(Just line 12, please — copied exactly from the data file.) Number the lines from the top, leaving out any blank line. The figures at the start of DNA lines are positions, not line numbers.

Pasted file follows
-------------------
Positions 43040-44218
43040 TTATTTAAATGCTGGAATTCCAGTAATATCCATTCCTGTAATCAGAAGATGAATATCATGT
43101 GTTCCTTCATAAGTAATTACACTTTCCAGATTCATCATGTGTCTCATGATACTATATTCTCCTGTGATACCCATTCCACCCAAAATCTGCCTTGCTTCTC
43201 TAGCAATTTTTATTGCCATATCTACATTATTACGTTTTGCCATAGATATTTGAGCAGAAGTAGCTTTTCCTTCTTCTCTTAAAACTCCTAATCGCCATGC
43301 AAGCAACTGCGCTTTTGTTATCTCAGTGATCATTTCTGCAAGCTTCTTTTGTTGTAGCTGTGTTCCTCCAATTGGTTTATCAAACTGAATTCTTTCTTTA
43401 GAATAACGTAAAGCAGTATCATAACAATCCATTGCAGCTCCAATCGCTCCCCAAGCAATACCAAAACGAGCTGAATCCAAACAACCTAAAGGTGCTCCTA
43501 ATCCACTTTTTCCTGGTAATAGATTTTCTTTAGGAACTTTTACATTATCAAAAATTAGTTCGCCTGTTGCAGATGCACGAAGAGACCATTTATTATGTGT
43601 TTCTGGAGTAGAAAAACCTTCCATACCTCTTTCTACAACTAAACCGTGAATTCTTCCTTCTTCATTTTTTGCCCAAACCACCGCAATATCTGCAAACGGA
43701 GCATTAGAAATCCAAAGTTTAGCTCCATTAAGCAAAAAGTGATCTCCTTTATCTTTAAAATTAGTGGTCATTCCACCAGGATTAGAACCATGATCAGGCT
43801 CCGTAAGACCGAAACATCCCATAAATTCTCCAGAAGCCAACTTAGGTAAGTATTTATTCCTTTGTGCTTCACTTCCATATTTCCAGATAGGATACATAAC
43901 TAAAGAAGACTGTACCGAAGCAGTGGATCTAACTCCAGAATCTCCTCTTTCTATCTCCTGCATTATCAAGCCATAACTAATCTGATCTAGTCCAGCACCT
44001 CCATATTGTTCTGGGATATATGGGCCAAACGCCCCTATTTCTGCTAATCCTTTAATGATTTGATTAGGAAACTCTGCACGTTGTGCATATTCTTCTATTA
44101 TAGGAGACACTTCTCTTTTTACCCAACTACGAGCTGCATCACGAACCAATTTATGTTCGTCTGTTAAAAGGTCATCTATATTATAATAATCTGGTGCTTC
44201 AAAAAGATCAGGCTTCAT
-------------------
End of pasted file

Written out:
44001 CCATATTGTTCTGGGATATATGGGCCAAACGCCCCTATTTCTGCTAATCCTTTAATGATTTGATTAGGAAACTCTGCACGTTGTGCATATTCTTCTATTA